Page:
My Christmas Eve Angel — My Mother


“When you see Santa in the sky tonight, know Betty’s got the reigns tonight. She died while I was on the phone with her 9:58 MST/11:58 EST (the nurse held the phone to her ear). 

Believe it or not, it gives me great joy and peace that she passed on Christmas Eve, exactly two minutes before midnight East Coast time. She has always been on EST as a New Yorker at heart. RIP Betty. No star ever shone brighter than you. I love you always.” — My facebook post on Christmas Eve

Betty's Christmas Eve Angel Wings. Santa gave her a ride to Heaven on Christmas Eve. Photo from: Mother Nature Network

Betty’s Christmas Eve Angel Wings. Santa gave her a ride to Heaven on Christmas Eve. Photo from: Mother Nature Network

Betty

My mother passed away on Christmas Eve two minutes shy of midnight EST while on the phone with me. She loved Christmas Eve so much.
She died peacefully after a long illness that didn’t stop her in her tracks. She was diagnosed in 2000 with benign brain tumors (one in her cerebellum and one on her brain stem). I have written many posts about her struggle and my struggle with these tumors.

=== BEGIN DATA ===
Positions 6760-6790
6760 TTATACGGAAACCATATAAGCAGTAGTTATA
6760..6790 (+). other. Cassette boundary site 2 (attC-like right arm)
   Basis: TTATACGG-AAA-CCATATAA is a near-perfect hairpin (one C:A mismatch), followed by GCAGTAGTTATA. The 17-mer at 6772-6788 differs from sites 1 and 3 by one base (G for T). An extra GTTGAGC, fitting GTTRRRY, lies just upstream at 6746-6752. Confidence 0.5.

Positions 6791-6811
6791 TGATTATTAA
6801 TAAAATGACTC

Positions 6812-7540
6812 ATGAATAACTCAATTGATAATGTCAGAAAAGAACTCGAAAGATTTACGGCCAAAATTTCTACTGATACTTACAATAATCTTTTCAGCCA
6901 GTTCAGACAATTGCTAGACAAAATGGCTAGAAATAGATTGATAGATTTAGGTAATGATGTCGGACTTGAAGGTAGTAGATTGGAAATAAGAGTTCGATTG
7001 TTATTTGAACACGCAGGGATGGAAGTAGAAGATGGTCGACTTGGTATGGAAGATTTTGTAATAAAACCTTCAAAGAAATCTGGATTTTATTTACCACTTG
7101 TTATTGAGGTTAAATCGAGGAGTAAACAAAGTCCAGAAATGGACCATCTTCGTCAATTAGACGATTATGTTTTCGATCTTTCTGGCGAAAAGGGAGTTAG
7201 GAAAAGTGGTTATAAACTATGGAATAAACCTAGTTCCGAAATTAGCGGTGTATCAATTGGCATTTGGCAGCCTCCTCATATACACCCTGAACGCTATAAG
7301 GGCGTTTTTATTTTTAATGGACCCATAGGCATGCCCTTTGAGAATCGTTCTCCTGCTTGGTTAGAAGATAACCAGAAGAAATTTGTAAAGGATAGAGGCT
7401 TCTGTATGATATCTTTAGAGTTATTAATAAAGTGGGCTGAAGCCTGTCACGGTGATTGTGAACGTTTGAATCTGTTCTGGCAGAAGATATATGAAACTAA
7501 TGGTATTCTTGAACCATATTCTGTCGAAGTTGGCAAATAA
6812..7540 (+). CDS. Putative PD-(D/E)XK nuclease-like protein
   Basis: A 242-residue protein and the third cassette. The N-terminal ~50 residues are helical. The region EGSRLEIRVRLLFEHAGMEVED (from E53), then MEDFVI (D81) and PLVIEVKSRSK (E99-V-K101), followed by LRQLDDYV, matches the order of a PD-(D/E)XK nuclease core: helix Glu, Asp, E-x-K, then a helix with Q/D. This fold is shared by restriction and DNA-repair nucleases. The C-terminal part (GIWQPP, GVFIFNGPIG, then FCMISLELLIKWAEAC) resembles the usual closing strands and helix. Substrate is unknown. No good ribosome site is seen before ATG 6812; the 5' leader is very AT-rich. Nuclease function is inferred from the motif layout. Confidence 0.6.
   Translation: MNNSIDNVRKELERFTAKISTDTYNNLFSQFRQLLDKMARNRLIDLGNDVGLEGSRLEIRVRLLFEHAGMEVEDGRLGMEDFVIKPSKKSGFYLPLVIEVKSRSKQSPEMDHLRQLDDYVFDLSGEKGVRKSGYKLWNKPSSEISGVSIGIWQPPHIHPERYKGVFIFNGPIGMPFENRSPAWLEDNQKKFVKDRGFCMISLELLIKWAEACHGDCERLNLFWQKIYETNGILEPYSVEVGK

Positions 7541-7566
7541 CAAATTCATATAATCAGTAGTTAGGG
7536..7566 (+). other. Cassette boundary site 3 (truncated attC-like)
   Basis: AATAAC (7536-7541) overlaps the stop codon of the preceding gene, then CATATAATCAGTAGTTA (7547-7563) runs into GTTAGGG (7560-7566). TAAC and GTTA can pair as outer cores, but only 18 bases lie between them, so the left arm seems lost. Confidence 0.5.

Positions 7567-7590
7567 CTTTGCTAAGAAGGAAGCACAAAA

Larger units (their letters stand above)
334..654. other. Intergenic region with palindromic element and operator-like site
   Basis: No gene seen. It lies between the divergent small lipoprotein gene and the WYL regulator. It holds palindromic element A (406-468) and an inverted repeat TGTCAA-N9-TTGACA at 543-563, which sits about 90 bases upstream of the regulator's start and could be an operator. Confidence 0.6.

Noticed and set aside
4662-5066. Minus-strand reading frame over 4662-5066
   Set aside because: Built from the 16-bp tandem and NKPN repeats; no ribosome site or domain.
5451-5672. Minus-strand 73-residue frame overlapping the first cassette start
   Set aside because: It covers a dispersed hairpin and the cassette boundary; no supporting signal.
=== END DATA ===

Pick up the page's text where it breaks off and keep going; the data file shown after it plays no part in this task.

I am peace. because she is at peace.

My beautiful mom. I am thankful for this moment, which is chiseled in my heart.

My beautiful mom. on my wedding day. I am thankful for this moment, which is chiseled in my heart.

If you want to follow my grief chronicles I am being very open about my feelings on my facebook page, and most posts are public if you would like to follow them and subscribe to them. I am also pretty active on Twitter too. Betty is the most amazing woman I have ever known. I was lucky to call her Mom, friend, and confidant. She loved us kids with all her heart.

Rest in peace my sweet Betty Anne. You had “It.” You were magical.

"A woman whose smile is open and whose expression is glad has a kind of beauty no matter what she wears." - Anne Roiphe Betty when she worked as the Activities Director at The King Home -- a retirement community for men in Evanston, Illinois.

“A woman whose smile is open and whose expression is glad has a kind of beauty no matter what she wears.” – Anne Roiphe
Betty when she worked as the Activities Director at The King Home — a retirement community for men in Evanston, Illinois.